26. The "trademark-like" status of second-level domain names has been greatly exaggerated by the artificial restriction on the supply of gTLDs devoted to business. As long as ".com" was the only game in town, naive Internet users could assume that typing in "www.<companyname>.com" was a reasonable way to find the web site of a particular company. Browser software reinforced this assumption by automatically filling in ".com" when users typed in an unadorned company name. In this environment, it was rational (if not ethical) for name speculators to take advantage of the huge gap between the low cost of registrations and the high potential economic value of famous company name registrations under ".com". Given the monopolistic status of ".com" it was also rational (if not legally correct) for the affected companies to see such speculative registrations of their name by third parties as a dilution of their brand identity or trademark.

27. Expansion of the TLD space is the only permanent solution to this problem. As alternatives to ".com" proliferate, the putative equation of domain names, brand names, and trademarks is progressively weakened. As TLD space expands, it becomes increasingly unlikely that the mere presence of a "famous name" in the second or third level of a domain name will attract attention or dilute the value of a brand.

28. The domain name/trademark debate seems to have lost sight of some fundamental facts about the Internet. There are millions of web sites out there. The number is doubling every six months. Users do not flock to a particular web site merely because of the character string in a domain name. Site content must be promoted and updated, and the site address advertised, cross-linked and bookmarked to attract significant, recurring attention. Owners of internationally famous names and brands have the resources to promote their own Internet sites and to forge a strong link between their Internet domains and their own unique brands and trademarks. Similarity of domain names per se does not constitute dilution or passing off unless the offending domain name holder also engages in systematic efforts to exploit the famous name and confuse users.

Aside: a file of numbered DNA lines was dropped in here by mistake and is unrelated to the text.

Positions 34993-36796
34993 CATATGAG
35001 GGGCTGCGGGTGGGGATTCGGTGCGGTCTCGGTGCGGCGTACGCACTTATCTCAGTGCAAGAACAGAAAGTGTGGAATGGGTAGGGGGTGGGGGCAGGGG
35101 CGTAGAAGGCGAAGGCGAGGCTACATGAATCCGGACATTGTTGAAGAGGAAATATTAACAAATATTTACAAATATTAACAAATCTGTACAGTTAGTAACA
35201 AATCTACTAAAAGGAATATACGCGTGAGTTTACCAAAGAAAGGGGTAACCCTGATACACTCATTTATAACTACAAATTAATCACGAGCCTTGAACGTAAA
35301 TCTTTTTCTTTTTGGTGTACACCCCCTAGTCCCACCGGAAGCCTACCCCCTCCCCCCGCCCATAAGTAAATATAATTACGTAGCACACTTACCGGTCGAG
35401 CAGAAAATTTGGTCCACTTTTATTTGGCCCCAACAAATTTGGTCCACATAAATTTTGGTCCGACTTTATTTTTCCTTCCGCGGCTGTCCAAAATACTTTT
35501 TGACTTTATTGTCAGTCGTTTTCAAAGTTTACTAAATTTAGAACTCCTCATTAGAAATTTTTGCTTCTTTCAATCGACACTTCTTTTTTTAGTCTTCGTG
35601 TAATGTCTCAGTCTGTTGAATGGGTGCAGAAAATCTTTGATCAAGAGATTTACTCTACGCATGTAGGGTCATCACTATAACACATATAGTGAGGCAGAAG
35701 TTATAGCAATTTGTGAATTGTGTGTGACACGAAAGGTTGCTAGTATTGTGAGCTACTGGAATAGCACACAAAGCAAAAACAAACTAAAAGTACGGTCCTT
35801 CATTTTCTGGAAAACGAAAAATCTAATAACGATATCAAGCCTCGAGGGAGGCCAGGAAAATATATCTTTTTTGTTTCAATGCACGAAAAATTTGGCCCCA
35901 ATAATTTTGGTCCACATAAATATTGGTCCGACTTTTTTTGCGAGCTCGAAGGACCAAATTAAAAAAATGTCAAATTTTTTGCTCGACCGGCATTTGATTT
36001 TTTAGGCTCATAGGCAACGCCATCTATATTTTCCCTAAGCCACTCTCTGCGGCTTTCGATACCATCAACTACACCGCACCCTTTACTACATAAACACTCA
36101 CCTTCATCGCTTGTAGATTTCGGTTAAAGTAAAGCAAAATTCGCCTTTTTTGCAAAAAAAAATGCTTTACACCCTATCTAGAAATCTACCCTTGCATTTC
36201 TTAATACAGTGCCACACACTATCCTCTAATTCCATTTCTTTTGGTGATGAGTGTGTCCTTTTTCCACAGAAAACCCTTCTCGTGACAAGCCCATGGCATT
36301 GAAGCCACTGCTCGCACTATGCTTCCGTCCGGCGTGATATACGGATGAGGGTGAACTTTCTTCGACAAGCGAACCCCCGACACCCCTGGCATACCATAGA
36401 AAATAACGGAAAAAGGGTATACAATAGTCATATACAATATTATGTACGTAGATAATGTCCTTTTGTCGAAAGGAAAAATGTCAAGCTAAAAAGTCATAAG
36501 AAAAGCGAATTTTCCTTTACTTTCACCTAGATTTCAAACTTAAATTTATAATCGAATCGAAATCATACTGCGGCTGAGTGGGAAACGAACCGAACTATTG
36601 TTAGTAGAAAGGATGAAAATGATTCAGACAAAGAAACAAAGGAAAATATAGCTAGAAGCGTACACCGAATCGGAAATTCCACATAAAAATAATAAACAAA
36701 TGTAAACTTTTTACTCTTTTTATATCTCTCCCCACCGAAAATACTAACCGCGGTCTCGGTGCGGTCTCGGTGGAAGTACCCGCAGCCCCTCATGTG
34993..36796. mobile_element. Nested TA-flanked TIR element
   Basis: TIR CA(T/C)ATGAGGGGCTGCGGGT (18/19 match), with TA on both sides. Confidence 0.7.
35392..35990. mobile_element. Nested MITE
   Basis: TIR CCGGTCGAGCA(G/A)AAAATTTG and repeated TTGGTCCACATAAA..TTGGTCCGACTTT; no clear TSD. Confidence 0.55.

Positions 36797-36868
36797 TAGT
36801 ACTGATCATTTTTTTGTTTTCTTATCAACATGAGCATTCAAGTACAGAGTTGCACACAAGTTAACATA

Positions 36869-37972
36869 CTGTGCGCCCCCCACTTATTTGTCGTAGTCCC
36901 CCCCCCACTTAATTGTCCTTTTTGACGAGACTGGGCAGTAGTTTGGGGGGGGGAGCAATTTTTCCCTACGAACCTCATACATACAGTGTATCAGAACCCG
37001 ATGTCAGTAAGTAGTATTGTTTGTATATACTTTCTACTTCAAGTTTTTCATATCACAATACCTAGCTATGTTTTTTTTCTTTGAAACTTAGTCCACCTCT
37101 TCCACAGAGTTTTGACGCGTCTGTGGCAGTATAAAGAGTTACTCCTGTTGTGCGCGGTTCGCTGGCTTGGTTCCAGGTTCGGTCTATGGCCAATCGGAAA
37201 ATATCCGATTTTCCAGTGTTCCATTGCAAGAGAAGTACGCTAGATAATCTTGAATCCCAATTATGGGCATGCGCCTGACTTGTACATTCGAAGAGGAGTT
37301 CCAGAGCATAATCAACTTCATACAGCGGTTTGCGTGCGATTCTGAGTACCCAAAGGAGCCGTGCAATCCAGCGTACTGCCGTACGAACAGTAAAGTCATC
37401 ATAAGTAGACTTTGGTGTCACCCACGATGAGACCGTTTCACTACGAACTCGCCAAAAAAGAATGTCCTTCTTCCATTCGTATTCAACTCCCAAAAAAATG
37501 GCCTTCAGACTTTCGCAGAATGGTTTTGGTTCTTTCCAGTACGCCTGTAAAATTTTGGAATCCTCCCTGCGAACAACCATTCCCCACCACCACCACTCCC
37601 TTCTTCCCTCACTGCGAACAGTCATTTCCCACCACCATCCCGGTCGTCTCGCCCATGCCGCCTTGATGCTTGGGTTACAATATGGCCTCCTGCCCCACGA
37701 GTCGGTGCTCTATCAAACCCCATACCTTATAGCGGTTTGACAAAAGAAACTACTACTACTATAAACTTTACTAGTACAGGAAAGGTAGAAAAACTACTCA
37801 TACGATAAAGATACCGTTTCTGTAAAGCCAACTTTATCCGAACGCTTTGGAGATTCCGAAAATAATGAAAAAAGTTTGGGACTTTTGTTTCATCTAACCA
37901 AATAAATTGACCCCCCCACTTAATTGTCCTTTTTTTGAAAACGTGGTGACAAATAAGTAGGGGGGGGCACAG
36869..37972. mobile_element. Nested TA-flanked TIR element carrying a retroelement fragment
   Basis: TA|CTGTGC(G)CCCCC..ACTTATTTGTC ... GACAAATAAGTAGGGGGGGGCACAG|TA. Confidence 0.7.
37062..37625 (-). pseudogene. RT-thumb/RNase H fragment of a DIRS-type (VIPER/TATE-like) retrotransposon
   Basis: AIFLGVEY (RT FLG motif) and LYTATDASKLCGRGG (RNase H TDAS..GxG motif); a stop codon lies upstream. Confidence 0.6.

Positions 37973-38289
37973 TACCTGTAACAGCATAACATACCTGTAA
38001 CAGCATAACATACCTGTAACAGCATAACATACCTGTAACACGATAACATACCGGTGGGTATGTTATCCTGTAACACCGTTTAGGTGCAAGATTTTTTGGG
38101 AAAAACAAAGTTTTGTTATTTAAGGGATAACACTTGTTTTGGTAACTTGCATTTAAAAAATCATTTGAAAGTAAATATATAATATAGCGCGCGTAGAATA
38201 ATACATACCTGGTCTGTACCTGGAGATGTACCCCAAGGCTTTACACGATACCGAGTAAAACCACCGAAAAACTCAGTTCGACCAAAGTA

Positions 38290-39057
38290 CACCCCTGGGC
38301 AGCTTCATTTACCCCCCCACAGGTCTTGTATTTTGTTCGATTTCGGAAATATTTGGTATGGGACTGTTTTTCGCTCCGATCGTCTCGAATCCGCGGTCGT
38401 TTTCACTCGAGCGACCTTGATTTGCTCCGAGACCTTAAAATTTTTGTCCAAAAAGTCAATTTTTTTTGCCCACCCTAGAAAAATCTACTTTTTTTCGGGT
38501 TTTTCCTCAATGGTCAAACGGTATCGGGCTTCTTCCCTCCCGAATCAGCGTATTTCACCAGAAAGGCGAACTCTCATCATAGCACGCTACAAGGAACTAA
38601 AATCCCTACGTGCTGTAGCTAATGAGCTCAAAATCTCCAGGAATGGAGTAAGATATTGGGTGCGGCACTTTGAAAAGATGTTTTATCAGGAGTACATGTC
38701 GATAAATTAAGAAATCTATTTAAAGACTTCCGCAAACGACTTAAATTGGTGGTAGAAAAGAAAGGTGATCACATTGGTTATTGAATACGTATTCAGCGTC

29. The only legitimate link between trademark/IPR protection and Internet domain names and sites occurs when domain names contribute to the defrauding of customers or users. That is, if a company other than Microsoft acquires a domain name with "Microsoft" in it and organizes its information, products or services in ways that deceive users into believing that they are interacting with the "real" Microsoft, then and only then does a legally actionable trademark problem exist.

30. Trademark protection must be balanced with the principle (proposed above in paragraph 9) that domain names are a form of expression. It is legitimate for companies, organizations, and individuals to use domain names to refer to other companies, organizations, events, or individuals, as long as no attempt at deception or "passing off" is involved. For example, a group of disgruntled Microsoft customers has a perfectly legitimate claim to register the domain "microsoft.org" and set up a web site at "wehate.microsoft.org." In this case the domain name can be construed as a reference to the Microsoft Corporation, in the same way that one would use the term "Microsoft" in writing or talking about that company. Just as Microsoft's ownership of its trademark does not give it a right to prevent people from using its name in all documents or speech, so domain names per se must not be equated with brands or trademarks.

22. Should some process of preliminary review of an application
for registration of a domain name be required, before allocation,
to determine if it conflicts with a trademark, a trade name, a
geographic indication, etc.?

31. No. This question assumes that the mere textual identity between a domain name and a trade name creates a legal or economic conflict. That assumption is totally invalid for the reasons explained in paragraphs 28-32 above. More generally, re-organizing the whole world's domain name registration system in order to give major multinational trademark holders veto power over all name allocations represents an unwarranted expansion of the power of trademark and a grotesquely disproportionate response to a fairly minor problem. Furthermore, such an approach would exacerbate rather than resolve trademark conflicts. Current domain name categories bear no relationship to the jurisdictional, industrial, and geographic boundaries of trademark protection. Those who conduct such a preliminary review thus have no solid legal basis for resolving conflicting claims.